Hong Kong and China shares fell on Friday, led by Chinese cyclical counters from banks to materials as investors booked profits after robust gains earlier in the week.
At midday, the Hang Seng Index was down 0.5 percent at 22,836.4 points, while the China Enterprises Index of the top Chinese listings in Hong Kong shed 1.4 percent.
The indexes are still set for a second-straight weekly gain, up 1 and 1.5 percent, respectively.
The CSI300 of the leading Shanghai and Shenzhen A-share listings fell 0.8 percent, while the Shanghai Composite Index shed 1 percent after closing on Thursday at its highest in three months.
On the week, they are up 5.5 and 4.3 percent, set for their biggest weekly gain since the week that ended Feb. 1. Losses on Friday also knocked the Shanghai benchmark off its most technically overbought level since July 2009.
"I think we are due for more gains and we are recommending clients start accumulating more beta counters in the Chinese banking and property sectors," said Francis Cheung, CLSA's managing director of Hong Kong-China strategy.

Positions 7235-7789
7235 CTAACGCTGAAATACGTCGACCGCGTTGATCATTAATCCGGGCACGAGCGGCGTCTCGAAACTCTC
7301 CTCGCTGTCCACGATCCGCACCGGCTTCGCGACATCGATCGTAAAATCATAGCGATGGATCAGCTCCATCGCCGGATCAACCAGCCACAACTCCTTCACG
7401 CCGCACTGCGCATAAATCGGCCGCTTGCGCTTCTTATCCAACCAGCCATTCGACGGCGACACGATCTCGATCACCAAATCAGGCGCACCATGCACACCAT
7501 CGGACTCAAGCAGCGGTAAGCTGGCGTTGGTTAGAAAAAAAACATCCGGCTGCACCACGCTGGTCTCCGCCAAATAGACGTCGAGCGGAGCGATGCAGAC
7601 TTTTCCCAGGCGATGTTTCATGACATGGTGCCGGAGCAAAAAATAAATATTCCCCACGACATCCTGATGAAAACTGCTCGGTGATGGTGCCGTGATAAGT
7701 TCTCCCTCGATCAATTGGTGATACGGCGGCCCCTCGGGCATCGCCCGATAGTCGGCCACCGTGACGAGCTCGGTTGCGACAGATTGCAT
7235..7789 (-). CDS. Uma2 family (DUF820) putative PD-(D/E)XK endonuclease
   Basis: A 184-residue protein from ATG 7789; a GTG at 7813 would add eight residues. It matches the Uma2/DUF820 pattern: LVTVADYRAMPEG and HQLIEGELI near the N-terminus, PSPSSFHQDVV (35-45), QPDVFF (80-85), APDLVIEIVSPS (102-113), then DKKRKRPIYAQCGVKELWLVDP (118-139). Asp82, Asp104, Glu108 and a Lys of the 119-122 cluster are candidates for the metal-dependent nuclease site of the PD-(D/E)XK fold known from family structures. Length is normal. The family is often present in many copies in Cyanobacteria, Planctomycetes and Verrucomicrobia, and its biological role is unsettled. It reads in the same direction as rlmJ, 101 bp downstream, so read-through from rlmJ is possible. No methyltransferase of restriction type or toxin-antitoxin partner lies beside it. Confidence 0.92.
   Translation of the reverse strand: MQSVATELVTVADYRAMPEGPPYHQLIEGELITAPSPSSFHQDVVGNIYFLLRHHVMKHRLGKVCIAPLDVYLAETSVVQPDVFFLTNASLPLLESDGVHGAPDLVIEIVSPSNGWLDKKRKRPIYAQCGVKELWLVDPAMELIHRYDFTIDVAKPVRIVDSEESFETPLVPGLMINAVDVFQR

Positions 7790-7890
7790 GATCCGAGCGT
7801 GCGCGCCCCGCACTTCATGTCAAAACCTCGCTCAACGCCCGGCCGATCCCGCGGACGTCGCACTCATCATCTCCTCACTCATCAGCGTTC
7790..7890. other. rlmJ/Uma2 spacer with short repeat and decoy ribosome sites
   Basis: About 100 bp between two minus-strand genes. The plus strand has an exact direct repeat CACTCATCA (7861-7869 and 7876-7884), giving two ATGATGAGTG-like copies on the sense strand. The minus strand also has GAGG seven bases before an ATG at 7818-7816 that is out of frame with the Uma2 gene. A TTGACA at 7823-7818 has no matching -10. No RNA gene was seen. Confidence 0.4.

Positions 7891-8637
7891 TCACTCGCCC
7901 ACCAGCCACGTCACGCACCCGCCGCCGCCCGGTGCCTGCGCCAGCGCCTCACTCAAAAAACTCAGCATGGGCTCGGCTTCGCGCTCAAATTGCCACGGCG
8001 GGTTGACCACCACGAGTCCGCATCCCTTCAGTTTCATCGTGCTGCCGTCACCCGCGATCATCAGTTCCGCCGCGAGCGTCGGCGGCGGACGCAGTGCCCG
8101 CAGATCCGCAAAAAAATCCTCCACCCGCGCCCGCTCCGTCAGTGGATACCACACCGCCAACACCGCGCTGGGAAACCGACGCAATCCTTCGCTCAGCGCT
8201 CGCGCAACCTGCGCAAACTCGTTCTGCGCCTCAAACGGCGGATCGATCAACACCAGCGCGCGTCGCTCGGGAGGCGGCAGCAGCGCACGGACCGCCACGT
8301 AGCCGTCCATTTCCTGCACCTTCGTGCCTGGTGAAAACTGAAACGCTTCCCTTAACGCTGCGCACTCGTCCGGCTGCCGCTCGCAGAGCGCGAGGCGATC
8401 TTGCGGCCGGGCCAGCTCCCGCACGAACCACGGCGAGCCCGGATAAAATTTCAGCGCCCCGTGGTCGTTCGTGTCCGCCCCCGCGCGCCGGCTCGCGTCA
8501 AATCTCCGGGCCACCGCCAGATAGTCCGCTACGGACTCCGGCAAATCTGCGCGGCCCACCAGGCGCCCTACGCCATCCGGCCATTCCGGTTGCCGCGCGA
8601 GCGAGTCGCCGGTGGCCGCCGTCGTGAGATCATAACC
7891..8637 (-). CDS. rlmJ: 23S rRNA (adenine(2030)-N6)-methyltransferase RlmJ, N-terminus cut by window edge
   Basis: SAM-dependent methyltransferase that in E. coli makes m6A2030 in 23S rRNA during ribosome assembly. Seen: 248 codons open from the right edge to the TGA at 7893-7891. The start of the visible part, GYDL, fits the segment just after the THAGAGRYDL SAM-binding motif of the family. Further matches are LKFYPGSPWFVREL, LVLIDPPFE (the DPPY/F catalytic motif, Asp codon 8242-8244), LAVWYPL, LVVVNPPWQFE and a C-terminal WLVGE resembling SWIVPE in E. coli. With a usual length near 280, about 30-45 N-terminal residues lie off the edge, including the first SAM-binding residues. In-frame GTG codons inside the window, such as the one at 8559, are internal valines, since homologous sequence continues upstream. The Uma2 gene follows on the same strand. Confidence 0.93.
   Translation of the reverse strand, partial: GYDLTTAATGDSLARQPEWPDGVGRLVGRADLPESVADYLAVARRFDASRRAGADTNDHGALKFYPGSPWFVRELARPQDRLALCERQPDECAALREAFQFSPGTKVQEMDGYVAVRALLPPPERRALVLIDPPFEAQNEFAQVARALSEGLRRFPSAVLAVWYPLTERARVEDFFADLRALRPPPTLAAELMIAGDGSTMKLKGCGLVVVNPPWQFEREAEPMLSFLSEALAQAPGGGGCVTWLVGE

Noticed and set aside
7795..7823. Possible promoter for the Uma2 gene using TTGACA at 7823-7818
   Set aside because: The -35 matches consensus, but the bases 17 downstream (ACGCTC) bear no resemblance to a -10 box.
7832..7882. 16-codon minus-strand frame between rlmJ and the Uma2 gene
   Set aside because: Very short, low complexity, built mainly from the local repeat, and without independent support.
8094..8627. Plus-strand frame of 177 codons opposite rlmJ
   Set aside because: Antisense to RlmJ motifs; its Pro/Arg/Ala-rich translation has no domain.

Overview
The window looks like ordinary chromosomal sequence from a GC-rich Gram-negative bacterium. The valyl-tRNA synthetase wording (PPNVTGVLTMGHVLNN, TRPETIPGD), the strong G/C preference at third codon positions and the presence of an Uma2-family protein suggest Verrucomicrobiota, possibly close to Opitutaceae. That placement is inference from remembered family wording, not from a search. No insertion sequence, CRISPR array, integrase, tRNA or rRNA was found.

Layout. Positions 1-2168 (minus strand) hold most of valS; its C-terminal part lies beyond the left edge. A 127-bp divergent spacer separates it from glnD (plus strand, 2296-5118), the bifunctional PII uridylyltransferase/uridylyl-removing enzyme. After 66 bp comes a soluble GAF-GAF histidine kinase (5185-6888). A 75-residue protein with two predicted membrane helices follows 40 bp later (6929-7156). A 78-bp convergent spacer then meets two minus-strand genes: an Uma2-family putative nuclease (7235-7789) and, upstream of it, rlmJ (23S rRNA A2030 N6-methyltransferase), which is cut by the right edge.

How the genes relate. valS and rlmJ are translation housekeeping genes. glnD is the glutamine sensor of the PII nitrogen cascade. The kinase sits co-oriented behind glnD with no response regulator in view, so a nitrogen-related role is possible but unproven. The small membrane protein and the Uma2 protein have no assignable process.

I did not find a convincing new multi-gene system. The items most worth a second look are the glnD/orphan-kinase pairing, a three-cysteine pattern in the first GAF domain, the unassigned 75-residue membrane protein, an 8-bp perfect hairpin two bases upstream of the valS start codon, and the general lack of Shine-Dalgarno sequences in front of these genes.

"The rally so far has been mainly short covering and some of the long money is beginning to return. So many were so bearish on China earlier this year, so even a return to equal weight will help lift the market," Cheung added.
Still, on Friday some of these beta counters were among the biggest index drags. China Minsheng Bank shed 2.9 percent in Hong Kong and 4.3 percent in Shanghai.
Materials counters were broadly weaker. Zijin Mining sank 3.2 percent in Hong Kong and 1.5 percent in Hong Kong as gold prices head towards their worst week in two months.
China coal counters extended losses as thermal coal stocks at China's top coal port dropped to a three-month low and aggressive sales tactics set to keep a lid on any rebound in domestic prices.
Beijing had also unveiled comprehensive measures to tackle air pollution on Thursday that involve slashing coal consumption.
China Shenhua Energy Co Ltd tumbled 1.7 percent in Shanghai and 4 percent in Hong Kong. Power producers jumped on lower coal prices, with Huaneng climbing 3.5 percent in Hong Kong.
Sun Hung Kai Properties shed 1.8 percent after closing on Thursday at their highest since Aug. 19. The world's second-largest property firm by market value posed a 14 percent fall in full year underlying profit, lagging forecasts while setting a weaker sales target for the next year.
Sino Biopharmaceutical rebounded 1 percent as trading resumed on Friday, after the company said it was not aware of any investigation involving anybody connected to the company.